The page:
[nSLUG] linux in the (Windows) computer lab

George N. White III gnwiii at gmail.com
Mon Sep 27 20:39:21 ADT 2010


I just returned from a two-week workshop on ocean remote sensing, and
though some of you might be interested in the approach we used to
provide a linux environment in a windows "lab" setting.   The workshop
had lectures on theory in the AM and "practicals", which I ran, in the
afternoons.   I spent a couple days setting up.   The students had
laptops (all but one running Windows) and access to a wireless network
with a Windows server and limited internet.  The course uses the NASA
SeaDAS VMware Virtual Appliance based on jeos (Just Enough OS) 8.04,
but we also used the R stats system.  Since not all the R packages
needed for the course are available in binary form, we also needed
development tools and packages.   The first thing I did was put the R
repository on the server (Windows) and make sure I could install using
a VMware shared folder.  This worked well so I went ahead and copied
an apt-mirror tree to the server along with the remote sensing data.
Moving data took about 40 hours using an external USB drive connected
to a laptop.

The first few practicals went like this:

day 1: install VMware Player and the NASA Virtual Appliance.   The
instructions on the NASA web site fall in the category of "some
assembly required".  By step 8 I you are asked to install optional
modules by extracting .tar.gz files, so after step 7 I had the
students load an image in the application and do a few basic
operations (generate a histogram, add coastlines and lat/lon grids,
etc) so they could see results a quickly as possible.

day 2: was devoted to the linux command line with the aim of at least
giving the students enough so they would feel comfortable with step 8
of the NASA instructions.  I had the students working in pairs, with
one laptop loading the GNU Linux Command Line document in Adobe Reader
and the other running the VA with a terminal in the Kate editor.  I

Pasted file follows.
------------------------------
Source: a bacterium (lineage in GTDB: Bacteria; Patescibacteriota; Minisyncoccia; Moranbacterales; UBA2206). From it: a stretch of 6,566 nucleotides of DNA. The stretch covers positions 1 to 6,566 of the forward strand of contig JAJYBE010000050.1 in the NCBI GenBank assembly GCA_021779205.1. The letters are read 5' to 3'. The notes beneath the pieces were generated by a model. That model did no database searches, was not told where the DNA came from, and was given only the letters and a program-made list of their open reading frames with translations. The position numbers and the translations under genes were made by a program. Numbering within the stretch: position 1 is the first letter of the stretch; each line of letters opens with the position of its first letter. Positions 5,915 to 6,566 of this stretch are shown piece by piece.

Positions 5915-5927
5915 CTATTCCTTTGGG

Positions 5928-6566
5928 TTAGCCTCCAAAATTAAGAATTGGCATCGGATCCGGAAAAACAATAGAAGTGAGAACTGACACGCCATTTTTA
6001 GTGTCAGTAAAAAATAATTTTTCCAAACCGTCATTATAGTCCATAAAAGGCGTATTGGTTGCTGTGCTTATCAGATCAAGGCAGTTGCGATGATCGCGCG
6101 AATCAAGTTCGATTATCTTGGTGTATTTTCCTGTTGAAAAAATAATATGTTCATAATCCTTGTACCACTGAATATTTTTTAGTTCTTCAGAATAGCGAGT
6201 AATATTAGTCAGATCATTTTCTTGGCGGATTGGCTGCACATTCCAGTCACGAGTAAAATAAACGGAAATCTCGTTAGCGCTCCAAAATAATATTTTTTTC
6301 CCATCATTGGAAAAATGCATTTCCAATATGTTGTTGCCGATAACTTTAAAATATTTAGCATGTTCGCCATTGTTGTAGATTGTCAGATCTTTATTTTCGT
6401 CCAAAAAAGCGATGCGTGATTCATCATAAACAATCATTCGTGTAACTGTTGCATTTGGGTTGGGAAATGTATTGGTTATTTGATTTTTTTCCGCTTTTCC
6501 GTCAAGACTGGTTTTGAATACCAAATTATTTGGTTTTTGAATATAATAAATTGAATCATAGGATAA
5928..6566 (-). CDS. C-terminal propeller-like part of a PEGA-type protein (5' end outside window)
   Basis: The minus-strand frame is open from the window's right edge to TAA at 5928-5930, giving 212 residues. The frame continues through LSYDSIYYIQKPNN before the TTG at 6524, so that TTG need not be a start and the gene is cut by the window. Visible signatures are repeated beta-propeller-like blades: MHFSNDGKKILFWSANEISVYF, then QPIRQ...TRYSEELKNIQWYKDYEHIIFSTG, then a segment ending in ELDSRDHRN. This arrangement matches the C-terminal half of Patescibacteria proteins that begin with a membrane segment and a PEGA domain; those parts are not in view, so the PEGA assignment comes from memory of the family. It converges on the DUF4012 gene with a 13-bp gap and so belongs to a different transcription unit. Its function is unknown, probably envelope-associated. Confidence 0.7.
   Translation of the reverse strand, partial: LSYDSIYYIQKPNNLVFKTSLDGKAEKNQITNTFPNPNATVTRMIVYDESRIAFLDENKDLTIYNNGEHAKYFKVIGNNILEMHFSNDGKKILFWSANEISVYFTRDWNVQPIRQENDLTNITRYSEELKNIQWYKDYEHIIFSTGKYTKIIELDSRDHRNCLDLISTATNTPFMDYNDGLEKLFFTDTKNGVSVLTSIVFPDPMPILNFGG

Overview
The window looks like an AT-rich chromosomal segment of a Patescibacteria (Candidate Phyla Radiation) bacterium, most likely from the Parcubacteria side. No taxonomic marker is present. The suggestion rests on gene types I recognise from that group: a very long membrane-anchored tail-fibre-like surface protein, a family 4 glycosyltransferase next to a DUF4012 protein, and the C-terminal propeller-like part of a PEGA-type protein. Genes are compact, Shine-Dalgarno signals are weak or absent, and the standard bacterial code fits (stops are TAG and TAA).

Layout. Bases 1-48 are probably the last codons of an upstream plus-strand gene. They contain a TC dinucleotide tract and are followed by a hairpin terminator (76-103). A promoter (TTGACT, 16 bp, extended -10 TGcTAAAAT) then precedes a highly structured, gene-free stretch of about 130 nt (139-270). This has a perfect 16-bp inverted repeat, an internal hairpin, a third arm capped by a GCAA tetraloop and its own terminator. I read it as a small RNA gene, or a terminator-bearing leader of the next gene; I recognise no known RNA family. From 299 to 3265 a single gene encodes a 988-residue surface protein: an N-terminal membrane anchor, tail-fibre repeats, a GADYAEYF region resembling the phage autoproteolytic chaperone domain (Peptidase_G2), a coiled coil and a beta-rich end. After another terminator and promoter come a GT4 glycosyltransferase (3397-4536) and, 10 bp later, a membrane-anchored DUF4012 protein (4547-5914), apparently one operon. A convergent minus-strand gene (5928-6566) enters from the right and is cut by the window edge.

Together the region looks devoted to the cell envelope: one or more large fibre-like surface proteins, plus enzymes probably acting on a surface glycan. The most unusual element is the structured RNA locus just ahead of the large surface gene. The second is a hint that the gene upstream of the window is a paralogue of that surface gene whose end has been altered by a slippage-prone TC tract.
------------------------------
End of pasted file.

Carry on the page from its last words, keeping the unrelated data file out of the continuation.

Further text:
encouraged the students to use Kate to make logs of their work each
day, and posted my own logs to the server each day.   We created a
simple directory tree with some files, made a .tar.gz file, and then
extracted the contents before extracting the files from NASA's
packages.

day 3: we made a backup of /etc/apt/source.list and installed a
version tweaked to use the mirrors I had placed on the local server.
We used this to install a couple R meta-packages, which gave us a
complete R systems including the dev tools needed to install source
packages.

All the work was done using documentation on the NASA and CRAN web
sites with some supplementary material to help with the parts that
were unfamiliar to the students.  I hope this will be enough so they
will be able to find and install the tools when they need them in the
future.   Our lad has run dozens of courses cevering the same basic
material and the biggest issue for past attendees has been "I couldn't
get the software to work when I returned home".

After that the practicals were about using the tools for remote
sensing.  The students did individual projects which meant some needed
additional packages.   There were lots of minor problems, usually
"natural" mistakes such as omitting spaces in command lines, mistaking
minus signs for underscores, as well as spelling and capitalization
problems.  Many of these were caught when the students were working in
pairs, but it took a week before the level of typos declined.  We had
to proceed slowly and make sure every student got each step to work
before moving on.

With modern hardware, Virtual Appliances provide adequate performance
for classroom exercises.  Few sites are willing to allow native linux
installs on lab PC's, and you generally find Windows servers, so VA's
are a logical route to providing a linux environment.   I expect the
students who go on to make heavy use of the linux-based tools will
decide to install linux as a native OS, but having some previous
experience will make this much easier than if they had never been
exposed to linux.

-- 
George N. White III <aa056 at chebucto.ns.ca>
Head of St. Margarets Bay, Nova Scotia



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